We were pretty tiered and called it an early day. Problem was that our tents were rather close to the TV which was still roaring on sound level “deaf granny”. On top of this was the lack of air movement behind the walls (yeah I know we wanted wind protection). What followed was the worst night of our lives, we all agreed on that. It was crazy hot and with the TV no sleep was possible. We have never sweated this much in our lives. Whoever claimed its getting freezing cold at night in the dessert has clearly never tried to sleep in the Sudanese dessert.
On the upside, we left the truck stop the next day fairly early and did a lot of riding before the midday heat kicked in. We drove 250 something km along the dessert highway to Karima in northern Sudan. Just a great ride. No civilization or traffic, just dessert, mountains, camels and strong wind. Luckily we started with full gasoline tanks. We even had some rain in the dessert, which is fairly rare around here. The Wadis, the dried river beds in the dessert, were bursting with water. Amazing view.
During a photo stop two Land Cruisers pulled over and a bunch of people came pouring out all wanting to take a photo with us, including some ladies. I mention this because we read a lot about the situation in Sudan where you won’t find women in public life and if you see some they are completely covered. We don’t know what you would have to do to see no women around here. but we see women everywhere on the street, bus or wherever and many just wear a loose scarf around the back of the head (some also without scarf), many man by the way cover their heads as well, which is a smart idea with the burning sun.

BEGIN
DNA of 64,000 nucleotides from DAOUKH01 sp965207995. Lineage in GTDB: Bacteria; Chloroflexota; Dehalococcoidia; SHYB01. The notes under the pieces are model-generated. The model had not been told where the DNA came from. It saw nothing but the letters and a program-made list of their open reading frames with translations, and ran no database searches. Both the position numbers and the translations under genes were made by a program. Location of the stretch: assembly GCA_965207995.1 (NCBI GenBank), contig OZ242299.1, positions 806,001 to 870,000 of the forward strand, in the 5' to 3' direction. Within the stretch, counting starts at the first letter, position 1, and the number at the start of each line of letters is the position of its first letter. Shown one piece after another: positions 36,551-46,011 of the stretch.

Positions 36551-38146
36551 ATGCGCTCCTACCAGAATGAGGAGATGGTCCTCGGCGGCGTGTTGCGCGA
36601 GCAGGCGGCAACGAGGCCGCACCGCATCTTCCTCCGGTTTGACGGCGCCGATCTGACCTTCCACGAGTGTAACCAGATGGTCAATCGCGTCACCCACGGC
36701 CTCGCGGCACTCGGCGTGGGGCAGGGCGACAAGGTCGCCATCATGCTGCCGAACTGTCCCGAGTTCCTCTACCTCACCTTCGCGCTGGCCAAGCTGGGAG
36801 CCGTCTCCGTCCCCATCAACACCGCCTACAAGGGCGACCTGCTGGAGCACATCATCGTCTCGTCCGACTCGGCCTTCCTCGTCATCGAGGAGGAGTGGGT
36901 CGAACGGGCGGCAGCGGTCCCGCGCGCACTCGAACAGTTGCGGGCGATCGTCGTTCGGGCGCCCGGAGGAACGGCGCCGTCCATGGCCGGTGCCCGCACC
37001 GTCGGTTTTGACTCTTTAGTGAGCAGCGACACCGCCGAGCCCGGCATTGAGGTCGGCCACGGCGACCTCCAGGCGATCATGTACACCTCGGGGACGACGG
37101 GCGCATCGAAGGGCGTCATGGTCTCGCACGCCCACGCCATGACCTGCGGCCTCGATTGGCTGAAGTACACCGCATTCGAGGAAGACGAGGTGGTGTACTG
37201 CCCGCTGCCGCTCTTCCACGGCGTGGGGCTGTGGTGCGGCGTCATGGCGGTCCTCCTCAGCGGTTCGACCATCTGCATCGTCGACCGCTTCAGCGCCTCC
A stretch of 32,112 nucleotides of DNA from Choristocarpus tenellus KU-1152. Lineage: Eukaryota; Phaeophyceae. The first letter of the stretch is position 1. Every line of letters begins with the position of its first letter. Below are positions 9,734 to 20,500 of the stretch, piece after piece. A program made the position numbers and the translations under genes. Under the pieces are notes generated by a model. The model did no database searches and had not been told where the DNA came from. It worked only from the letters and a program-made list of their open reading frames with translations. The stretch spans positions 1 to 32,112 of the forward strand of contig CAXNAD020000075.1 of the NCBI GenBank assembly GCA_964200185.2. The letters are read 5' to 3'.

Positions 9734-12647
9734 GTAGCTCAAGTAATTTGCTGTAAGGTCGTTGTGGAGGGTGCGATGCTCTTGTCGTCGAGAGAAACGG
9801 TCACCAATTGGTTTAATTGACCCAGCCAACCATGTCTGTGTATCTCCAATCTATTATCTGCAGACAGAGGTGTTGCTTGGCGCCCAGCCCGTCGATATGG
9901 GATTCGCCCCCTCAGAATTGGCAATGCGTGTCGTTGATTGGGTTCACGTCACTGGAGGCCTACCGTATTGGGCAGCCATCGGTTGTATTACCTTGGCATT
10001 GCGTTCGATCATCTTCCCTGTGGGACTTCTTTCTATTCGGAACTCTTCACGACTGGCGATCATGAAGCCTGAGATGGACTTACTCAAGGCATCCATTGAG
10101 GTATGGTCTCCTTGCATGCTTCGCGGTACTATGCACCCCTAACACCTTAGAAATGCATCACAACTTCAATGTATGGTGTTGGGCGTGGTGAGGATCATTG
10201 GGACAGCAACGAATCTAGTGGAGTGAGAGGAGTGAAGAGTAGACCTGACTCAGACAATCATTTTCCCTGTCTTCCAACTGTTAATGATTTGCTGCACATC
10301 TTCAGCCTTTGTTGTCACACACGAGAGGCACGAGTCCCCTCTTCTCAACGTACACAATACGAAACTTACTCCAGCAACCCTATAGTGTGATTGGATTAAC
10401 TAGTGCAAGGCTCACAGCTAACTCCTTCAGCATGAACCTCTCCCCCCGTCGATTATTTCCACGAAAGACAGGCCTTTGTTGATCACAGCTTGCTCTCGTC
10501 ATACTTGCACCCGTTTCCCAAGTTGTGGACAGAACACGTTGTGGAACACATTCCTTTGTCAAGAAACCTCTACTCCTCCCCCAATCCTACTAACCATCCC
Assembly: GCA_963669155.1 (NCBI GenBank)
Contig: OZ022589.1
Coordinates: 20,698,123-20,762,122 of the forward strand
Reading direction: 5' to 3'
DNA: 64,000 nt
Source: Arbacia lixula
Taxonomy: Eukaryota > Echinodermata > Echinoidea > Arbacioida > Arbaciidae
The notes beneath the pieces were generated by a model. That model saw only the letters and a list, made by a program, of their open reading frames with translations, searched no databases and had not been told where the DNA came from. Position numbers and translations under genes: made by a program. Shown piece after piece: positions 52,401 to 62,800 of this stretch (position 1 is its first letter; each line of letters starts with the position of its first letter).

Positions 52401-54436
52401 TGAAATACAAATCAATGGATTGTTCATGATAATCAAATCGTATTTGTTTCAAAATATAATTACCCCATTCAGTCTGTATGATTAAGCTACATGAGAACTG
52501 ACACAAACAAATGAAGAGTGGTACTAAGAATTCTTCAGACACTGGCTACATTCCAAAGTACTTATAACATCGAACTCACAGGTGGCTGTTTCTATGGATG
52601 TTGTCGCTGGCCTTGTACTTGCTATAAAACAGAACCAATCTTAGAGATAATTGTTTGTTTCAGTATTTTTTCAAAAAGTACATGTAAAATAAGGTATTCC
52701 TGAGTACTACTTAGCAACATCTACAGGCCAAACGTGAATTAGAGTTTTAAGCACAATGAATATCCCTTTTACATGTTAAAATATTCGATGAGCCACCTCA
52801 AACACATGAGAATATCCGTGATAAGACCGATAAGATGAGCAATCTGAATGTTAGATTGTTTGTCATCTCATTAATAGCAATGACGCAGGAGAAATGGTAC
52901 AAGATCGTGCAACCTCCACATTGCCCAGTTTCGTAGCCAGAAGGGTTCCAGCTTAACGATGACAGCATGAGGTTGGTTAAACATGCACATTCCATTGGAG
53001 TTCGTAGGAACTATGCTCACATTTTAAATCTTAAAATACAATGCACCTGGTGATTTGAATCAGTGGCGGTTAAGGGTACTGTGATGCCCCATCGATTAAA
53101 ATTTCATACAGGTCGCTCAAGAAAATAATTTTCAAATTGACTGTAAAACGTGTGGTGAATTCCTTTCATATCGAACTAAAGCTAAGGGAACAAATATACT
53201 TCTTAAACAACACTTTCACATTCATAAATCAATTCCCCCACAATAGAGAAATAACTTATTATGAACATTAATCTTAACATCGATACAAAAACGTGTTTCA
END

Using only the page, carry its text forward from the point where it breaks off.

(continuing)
In Karima we visited some more pyramids, this time for free. We could even drive the bikes directly up to the pyramids, which included some more type II fun in the sand. We found a cheap hotel to stay and shared one room with air conditioning, which was highly appreciated. The owner proudly told us that the water in the shower is directly coming from the Nil. The very brown and muddy liquid though is to our opinion not the best selling point for a hotel room.
The next morning Grant parted very early. He had to do a long run up to Wadi Halfa in order to catch the ferry to take him to Egypt. We had a brilliant time with that guy! We rode back to Khartoum. On the way in the middle of the dessert we got into a speed control! Apparently we were speeding with 108 km/h (which was definitely not the case) on a road where only 80 km/h was allowed, not that there was any sign… They had top modern equipment, color photos from front and back of the bikes wireless transmitted to their laptop. Just like home… It would have been a 100 pounds penalty each but they let us of the hook and we cruised down to Khartoum (now at 80 km/h.). We were running pretty low on sudanse pounds and needed the cash we had to gas up. So they let us go. Interesting experience, I guess they were just very friendly people!
We reached Khartoum in the midday heat and had to cross the big central marked. That was definitely type III fun. The outside air was around 55°C, the bikes got so steaming hot we could burn our legs on the tank. It was crazy. We both where pretty close to a heat stroke. At some point Daniels bike ran out of gas and I went to the next gas station to get some fuel, all easy since we are in the city.
We reached the youth hostel and had to lay down a few minutes next to the bikes before we could do anything. This heat cannot be described by words. Sudan is great but we are now at the point where we long for a colder place and thus look very much forward to the Ethiopian highlands (they also have beer!)